More about AN0M and Operation Trojan Horse
AN0M, the FBI’s tampered encryption app, made headlines last week. Today I can present some more information about it – including a podcast interview I gave on the subject.
Last week, the FBI, along with several other police agencies alike, set a milestone in the history of crime-fighting and in the history of cryptology: in Operation Trojan Shield, there were over 800 arrests, and enormous quantities of drugs and weapons were seized. It is said to have been one of the largest police actions ever.
The investigators achieved this success thanks to a manipulated encryption app called AN0M. The FBI managed to make this software popular among criminals without them having any idea who was behind it. AN0M was designed in such a way that the FBI could read all the messages sent, despite encryption. And that’s exactly what the investigators did: they were able to analyze a total of 27 million messages within 18 months. Numerous suspected criminals delivered themselves to the knife in this way.
Ten days ago, I reported on AN0M on Cipherbrain. Although my article was only one of many in the press on the subject, it was widely read – even though (or perhaps because) I wrote more about the use of encryption by criminals in general than specifically about AN0M. To my delight, someone included my article in the German Wikipedia entry “Trojan Shield” – as the only weblink so far. Thanks to the unknown author.
How did AN0M work?
It is not yet clear to me how the “backdoor” in AN0M worked. It is conceivable that the encryption used was intentionally weak. This could be achieved, for example, by using a random generator to generate predictable or guessable keys. Alternatively, one could use an encryption method that does not encrypt properly.
Another possibility is that the app additionally sends all encrypted data to the FBI unencrypted. However, such a practice can easily attract attention. Does any reader know how exactly the FBI designed AN0M?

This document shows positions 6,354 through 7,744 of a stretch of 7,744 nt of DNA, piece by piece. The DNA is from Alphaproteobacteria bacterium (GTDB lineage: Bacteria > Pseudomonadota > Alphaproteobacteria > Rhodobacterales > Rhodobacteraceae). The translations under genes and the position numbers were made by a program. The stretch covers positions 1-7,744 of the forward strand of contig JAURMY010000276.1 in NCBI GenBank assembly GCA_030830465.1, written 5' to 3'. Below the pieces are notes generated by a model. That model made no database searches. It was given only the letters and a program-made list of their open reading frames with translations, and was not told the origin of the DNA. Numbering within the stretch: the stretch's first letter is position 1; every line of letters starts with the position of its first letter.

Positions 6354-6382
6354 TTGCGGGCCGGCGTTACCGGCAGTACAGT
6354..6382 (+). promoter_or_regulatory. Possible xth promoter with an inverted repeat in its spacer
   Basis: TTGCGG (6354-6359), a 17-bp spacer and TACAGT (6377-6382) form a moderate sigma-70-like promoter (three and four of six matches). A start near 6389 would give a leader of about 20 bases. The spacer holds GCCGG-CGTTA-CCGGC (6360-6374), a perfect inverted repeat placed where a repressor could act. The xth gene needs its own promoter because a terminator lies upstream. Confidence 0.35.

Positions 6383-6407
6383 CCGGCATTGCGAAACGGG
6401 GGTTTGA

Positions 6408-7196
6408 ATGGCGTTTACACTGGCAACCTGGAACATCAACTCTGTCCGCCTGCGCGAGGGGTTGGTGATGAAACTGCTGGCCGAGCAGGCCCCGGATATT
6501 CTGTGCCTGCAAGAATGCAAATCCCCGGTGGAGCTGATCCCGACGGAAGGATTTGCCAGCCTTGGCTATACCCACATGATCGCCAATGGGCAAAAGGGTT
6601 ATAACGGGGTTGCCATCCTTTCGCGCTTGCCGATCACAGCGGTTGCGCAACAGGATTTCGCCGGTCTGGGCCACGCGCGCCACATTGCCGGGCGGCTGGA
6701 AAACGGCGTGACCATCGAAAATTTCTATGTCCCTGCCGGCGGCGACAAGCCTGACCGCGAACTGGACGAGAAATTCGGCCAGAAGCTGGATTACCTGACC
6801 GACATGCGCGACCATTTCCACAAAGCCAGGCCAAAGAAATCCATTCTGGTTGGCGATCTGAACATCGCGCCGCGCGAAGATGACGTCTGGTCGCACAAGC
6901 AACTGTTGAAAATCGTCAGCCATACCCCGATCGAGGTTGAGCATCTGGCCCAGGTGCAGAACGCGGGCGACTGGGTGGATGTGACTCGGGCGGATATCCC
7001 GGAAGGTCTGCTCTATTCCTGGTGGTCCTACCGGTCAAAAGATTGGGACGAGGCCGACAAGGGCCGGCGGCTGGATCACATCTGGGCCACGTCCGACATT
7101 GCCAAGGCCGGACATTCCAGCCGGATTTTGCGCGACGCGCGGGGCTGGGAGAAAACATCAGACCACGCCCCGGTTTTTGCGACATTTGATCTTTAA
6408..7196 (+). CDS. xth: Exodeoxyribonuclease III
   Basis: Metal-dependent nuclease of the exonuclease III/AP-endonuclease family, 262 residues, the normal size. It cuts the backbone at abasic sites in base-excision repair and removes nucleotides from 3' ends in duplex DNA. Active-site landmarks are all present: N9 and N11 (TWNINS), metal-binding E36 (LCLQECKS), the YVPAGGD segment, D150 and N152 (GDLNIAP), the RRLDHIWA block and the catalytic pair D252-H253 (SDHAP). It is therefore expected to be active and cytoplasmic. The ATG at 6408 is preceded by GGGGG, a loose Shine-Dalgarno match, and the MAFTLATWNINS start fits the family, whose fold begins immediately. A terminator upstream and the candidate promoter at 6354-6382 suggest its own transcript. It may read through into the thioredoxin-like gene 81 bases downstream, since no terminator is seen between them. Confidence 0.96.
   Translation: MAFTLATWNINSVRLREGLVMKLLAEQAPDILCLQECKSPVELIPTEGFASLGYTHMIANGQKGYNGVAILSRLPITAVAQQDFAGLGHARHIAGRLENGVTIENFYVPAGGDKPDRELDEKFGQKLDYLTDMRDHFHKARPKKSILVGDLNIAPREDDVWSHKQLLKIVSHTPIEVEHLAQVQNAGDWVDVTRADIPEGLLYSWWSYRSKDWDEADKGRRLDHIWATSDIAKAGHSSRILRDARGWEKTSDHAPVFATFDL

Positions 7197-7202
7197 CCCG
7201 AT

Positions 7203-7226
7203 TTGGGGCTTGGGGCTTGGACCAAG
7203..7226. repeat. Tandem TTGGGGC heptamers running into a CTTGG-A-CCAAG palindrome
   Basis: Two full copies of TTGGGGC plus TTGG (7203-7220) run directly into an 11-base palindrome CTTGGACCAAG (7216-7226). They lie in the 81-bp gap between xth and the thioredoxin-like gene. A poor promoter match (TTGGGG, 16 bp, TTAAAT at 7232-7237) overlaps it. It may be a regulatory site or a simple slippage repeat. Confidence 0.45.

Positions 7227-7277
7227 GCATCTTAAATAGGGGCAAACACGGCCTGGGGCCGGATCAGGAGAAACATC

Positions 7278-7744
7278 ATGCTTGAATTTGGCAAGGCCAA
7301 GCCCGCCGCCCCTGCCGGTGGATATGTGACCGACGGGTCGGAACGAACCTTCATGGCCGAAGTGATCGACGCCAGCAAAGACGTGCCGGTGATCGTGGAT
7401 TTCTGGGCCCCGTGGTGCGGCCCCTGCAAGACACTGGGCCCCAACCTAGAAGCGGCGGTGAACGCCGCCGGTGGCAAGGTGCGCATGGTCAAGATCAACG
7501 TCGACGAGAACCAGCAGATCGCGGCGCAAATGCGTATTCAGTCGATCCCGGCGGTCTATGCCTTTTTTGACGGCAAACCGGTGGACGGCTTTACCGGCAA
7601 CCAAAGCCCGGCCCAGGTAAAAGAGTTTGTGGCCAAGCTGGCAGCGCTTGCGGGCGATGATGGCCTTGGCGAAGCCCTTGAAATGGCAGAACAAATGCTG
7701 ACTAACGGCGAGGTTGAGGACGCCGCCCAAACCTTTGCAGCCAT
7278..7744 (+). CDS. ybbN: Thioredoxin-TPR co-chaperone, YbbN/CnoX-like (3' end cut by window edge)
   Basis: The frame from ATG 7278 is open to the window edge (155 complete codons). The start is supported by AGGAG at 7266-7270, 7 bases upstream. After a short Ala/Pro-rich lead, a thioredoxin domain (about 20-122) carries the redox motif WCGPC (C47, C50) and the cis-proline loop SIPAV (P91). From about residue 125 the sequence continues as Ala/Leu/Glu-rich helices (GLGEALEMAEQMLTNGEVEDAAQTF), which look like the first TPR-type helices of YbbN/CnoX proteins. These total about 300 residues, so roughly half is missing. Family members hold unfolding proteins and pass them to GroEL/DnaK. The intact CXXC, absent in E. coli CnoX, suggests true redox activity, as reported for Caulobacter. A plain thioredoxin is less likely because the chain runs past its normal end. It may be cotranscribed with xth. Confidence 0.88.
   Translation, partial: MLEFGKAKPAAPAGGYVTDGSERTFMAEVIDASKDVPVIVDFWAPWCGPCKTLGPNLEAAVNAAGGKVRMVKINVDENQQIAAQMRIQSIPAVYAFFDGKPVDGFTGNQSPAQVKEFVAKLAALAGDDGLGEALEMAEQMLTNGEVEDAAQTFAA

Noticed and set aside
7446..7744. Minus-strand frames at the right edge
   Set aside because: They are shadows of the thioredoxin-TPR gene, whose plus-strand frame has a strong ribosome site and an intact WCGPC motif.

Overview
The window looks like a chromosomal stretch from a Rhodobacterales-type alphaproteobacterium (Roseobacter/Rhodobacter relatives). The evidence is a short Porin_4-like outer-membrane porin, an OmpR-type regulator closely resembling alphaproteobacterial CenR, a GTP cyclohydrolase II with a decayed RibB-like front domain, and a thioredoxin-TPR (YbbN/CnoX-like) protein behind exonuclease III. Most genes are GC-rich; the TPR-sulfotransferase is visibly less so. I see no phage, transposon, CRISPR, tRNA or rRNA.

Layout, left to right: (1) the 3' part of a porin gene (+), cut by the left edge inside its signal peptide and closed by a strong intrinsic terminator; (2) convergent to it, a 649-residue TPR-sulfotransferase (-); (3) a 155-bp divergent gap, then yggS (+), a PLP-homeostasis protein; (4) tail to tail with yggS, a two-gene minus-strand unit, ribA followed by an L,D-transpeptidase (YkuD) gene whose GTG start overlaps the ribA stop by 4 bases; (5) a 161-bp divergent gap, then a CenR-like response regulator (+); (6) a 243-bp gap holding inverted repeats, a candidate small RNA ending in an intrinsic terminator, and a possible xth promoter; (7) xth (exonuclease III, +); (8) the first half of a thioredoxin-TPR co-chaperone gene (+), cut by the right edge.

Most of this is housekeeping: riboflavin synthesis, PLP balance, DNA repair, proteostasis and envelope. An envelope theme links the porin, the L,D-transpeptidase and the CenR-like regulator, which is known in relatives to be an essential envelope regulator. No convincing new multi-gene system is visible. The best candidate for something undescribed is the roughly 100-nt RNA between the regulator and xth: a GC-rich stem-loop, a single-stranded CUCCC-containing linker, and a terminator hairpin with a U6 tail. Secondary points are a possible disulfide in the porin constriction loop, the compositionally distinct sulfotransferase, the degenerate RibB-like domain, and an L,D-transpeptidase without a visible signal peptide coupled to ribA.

My podcast appearance
My article about AN0M also caught the attention of editor David Kopp of the MDR podcast “Spur der Täter”. On Tuesday I gave him an interview. Yesterday, the corresponding podcast episode “AN0M – The FBI’s Crypto Trap” was released. First, it describes Operation Trojan Shield in general. My contributions can be heard from about 16:30 min on, when it is about the technical background.
The story of AN0M
The podcast also tells how AN0M came about. In the beginning, there was an encrypted messenger called “Phantom Secure” that the police were able to infiltrate (similar to EncroChat and Sky ECC) and eventually use as a source of information. The FBI succeeded in recruiting a participant in this case. He was in the process of developing an app called AN0M. To avoid a prison sentence, he offered the FBI to use the app and his customer network. In exchange, the informant with a criminal record received a reward of $120,000 and about $60,000 in expenses.
The FBI then set up a company, also called AN0N, which supplied more than 12,000 crypto phones equipped with the app to over 300 criminal gangs in more than 100 countries from Panama. The following figure shows what AN0M’s user interface looked like:
After 18 months, the investigators had had enough and struck a major blow against the app’s criminal users. The consequences are well known. Operation Trojan Shield also had an impact in Germany. According to the Federal Criminal Police Office, 70 suspects were arrested and 150 properties searched in this country.
What’s still to come
The investigation of Operation Trojan Shield will undoubtedly take some time. The editors of the podcast post in question apparently had great difficulty finding interview partners involved in the operation. With the work still in progress, the police are probably avoiding the press.
I hope and assume that nevertheless in the near future still some over the backgrounds of the operation “Trojan Shield” will become well-known. At the latest, when the first arrestees are on trial, the investigators will have to give an insight into their work. Until then, the FBI and others can think about what tricks they can use to catch criminals on the Internet in the future. As blog reader Bomjack correctly noted, the idea of an encryption app honeypot (nothing else AN0M is) should now be burned.
There has been little public criticism of Operation Trojan Shield. But that, too, will surely change. An important question in such wiretapping operations is always how many blameless citizens were also monitored and whether the action was proportionate. The police actions against EncroChat and Sky ECC were not without controversy in this regard. Let’s see who else speaks out.
Not only criminals encrypt
I would also like to mention the comment by blog reader Joachim. He rightly pointed out that not only criminals encrypt, but also dissidents and opposition members in dictatorships depend on effective encryption. This is a topic I would like to blog about. I have already gathered some information on this. If any reader knows anything about this topic, I would be happy to hear from you.
If you want to add a comment, you need to add it to the German version here.
Further reading: FBI hat iPhone des San-Bernadino-Attentäters geknackt – ohne die Unterstützung von Apple